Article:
Michael Bosma: Extender legislation has legs (Voices) | nnbw.com

Michael Bosma: Extender legislation has legs (Voices)

Michael Bosma

Special to the NNBV

Michael Bosma
Courtesy photo

Tax Notes and other sources have reported that the administration and tax writers in Congress have come to an agreement on extender legislation. It is relatively simple legislation, in that in most cases, the expiration dates have been changed, mostly to the end of 2020.

It also includes, however, a retroactive repeal of the Unrelated Business Income Tax (UBIT) on qualified transportation fringe (QTF) benefit costs for tax-exempt organizations. The disallowance of the cost of QTF of for-profit businesses was not changed.

The bill also includes changes for disaster relief, including the disaster-related use of retirement funds, the employee retention credit, and an automatic extension of filing deadlines in case of certain taxpayers affected by Federally declared disasters.

The deadline will be extended for the period beginning on the earliest incident date specified in the declaration and ending on the date which is 60 days after the latest incident date.

The qualification of certain mutual or cooperative telephone or electric companies under 501(c)(12) will be determined without regard to certain disaster relief funds, effective to taxable years beginning after December 31, 2017.

Among the extenders included in the legislation are:

  • Provision: 108(a)(1)(E) Qualified principal residence indebtedness exclusion; extended from 12/31/17 to 12/31/20.
  • Provision: 163(h)(3)(E)(iv)(I) Mortgage insurance as qualified residence interest; extended from 12/31/17 to 12/31/20.
  • Provision: 213(f) Medical expense deduction floor, 7.5%; extended from 2018 through 12/31/20.
  • Provision: 222(e) Qualified tuition and related expenses; extended from 12/31/17 to 12/31/20.
  • Provision: 45A(f) Indian employment credit; extended from 12/31/17 to 12/31/20.
  • Provision: 168(j)(9) Accelerated depreciation on Indian reservations; 12/31/17 to 12/31/20.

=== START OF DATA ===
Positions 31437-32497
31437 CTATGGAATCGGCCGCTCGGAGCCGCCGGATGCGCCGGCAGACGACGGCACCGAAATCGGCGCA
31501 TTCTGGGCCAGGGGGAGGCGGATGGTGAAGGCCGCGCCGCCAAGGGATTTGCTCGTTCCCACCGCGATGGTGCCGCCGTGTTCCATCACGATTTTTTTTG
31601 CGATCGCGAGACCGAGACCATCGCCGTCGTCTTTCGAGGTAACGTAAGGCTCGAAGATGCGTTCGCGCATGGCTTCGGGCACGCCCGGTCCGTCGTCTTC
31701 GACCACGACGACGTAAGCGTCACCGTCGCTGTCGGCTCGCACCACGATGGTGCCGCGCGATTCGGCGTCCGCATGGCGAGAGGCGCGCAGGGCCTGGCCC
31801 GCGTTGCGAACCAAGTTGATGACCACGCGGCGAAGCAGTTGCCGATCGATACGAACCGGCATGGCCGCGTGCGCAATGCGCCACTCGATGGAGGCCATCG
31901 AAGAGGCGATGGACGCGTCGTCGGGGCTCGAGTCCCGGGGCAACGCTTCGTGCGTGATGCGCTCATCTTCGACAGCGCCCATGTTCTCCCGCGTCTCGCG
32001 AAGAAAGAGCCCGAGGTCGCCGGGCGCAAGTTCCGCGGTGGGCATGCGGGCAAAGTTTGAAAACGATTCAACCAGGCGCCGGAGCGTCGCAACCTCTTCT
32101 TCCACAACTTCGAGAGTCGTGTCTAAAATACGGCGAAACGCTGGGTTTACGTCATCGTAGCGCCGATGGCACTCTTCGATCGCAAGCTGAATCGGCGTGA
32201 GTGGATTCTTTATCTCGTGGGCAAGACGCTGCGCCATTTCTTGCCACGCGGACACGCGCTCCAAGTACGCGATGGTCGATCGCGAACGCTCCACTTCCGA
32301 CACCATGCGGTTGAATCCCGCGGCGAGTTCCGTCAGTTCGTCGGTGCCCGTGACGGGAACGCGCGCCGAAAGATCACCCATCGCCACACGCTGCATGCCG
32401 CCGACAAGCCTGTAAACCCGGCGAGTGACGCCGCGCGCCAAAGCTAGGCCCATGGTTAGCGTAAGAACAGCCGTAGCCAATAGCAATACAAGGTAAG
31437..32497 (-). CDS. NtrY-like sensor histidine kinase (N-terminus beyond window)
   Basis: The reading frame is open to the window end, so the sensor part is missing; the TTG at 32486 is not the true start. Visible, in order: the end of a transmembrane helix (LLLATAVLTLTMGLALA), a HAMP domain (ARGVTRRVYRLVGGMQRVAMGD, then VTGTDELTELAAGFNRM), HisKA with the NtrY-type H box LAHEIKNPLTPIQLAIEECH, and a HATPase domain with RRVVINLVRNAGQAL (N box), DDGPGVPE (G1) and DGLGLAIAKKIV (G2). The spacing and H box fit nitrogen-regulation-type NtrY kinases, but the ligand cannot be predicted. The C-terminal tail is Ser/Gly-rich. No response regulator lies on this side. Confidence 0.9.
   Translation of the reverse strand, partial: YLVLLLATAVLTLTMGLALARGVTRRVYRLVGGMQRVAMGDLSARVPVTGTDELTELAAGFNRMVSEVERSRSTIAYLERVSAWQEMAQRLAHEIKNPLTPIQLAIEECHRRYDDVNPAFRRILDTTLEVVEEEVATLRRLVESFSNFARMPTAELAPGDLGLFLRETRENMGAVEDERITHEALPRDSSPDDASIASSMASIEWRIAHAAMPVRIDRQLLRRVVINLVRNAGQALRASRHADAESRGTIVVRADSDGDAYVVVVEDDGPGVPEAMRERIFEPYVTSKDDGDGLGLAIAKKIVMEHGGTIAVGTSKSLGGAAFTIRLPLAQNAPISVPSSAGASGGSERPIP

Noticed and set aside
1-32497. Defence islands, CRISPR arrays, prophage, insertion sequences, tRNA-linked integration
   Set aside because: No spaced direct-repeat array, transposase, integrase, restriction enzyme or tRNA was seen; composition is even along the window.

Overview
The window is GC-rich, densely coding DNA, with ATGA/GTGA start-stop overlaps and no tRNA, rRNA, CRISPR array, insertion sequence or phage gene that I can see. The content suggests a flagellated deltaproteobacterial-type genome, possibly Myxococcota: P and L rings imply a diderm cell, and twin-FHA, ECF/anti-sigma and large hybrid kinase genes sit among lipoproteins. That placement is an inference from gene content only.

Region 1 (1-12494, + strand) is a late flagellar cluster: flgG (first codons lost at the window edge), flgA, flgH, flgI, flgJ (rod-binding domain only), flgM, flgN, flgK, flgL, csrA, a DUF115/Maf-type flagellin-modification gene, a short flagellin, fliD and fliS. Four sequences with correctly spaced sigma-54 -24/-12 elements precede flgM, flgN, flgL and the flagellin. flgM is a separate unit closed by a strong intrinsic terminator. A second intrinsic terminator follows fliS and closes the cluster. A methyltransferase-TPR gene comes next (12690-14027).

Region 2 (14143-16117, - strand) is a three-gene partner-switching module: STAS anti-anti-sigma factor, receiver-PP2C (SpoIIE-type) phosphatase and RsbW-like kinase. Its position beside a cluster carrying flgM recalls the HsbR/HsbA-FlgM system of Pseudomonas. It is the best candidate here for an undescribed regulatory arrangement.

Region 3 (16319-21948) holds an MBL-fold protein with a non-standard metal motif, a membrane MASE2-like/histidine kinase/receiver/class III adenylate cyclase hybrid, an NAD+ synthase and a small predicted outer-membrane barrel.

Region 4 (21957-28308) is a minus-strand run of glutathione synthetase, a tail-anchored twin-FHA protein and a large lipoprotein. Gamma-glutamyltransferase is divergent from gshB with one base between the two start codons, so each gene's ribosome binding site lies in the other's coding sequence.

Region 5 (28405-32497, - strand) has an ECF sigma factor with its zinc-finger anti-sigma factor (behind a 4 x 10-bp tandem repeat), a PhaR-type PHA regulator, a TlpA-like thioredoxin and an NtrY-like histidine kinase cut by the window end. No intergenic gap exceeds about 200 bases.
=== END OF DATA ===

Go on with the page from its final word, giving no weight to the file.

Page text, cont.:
• Provision: 1391(d)(1)(A)(i) Empowerment zone tax incentives; extended from 12/31/17 to 12/31/20.
  • Provision: 40A(g) Biodiesel and renewable diesel; extended from 12/31/17 to 12/31/22. 
  • Provision: 25C(g)(2) Residential energy property, lifetime, specific purchases; extended from 12/31/17 to 12/31/20.
  • Provision: 30C(g) Alternative fuel refueling property credit; extended from12/31/17 to 12/31/20.
  • Provision: 30D(g)(3)(E)(ii) 2-wheeled electric vehicle credit; extended from 12/31/17 to 12/31/20.
  • Provision: 45(d) Closed-loop biomass, open-loop biomass, geothermal (not solar), landfill gas, trash facilities, qualified hydropower, marine and hydrokinetic renewable energy; extended from 12/31/17 to 12/31/20 — for wind, it’s extended from 12/31/19 to 12/31/20.
  • Provision: 45L(g) Energy efficient homes credit; extended from 12/31/17 to 12/31/20. 
  • Provision: 179D(h) Energy efficient commercial buildings deduction; extended from 12/31/17 to 12/31/20.
  • Provision: 6426(d)(5) and 6426(e)(3) Alternative Fuels and Alternative Fuels Mixture; extended from 12/31/17 to 12/31/20 (see clarification of qualification).
  • Provision: 45D(f)(1) New Markets Tax Credit; extended $5 billion for 2020, c/o of unused limitation extended one year.
  • Provision: 45S(i) Employer credit for paid family and medical leave; extended from 12/31/19 to 12/31/20.
  • Provision: 51(c)(4) Work Opportunity Tax Credit (WOTC); extended from 12/31/19 to 12/31/20. 
  • Provision: 5051(a) Craft beer and 5041(c)(8)(A) certain wine; extended from 12/31/19 to 12/31/20. 
  • Provision: 35(b)(1)(B) Credit for health insurance costs of eligible individuals; extended from 12/31/19 to 12/31/20.

Nearly every provision included on the list was extended through Dec. 31, 2020. The list above does not include every provision, and the extension dates vary depending upon the specific provision (i.e., some expire for years beginning after the specified date, while others are for expenditures after a specific date).

For the specifics of the effective dates and to determine if a provision not listed above is included in the bill, please refer to the proposed legislation.

The biggest impact of this legislation is for 179D for real estate developers and their ability to amend 2018 tax returns and get refunds. This provision also applies to architects and electrical engineers who do public works. These taxpayers are entitled to up to 1.80 per square foot of ADDITIONAL deduction!

Also apartment building owners that have added inventory after 2017 can get up to a 2,000 per unit credit! This is basically “found money”!

While I understand that many business owners don’t want to amend their previously filed returns, filing 2019 without these deductions/credits is a huge mistake!

This advice is general in nature. Please contact a CPA to discuss how to take advantage of this new legislation.

Michael Bosma, CPA, is Principal-in-Charge of the Reno office of CliftonLarsonAllen LLP. Reach him for comment at mike.bosma@claconnect.com.


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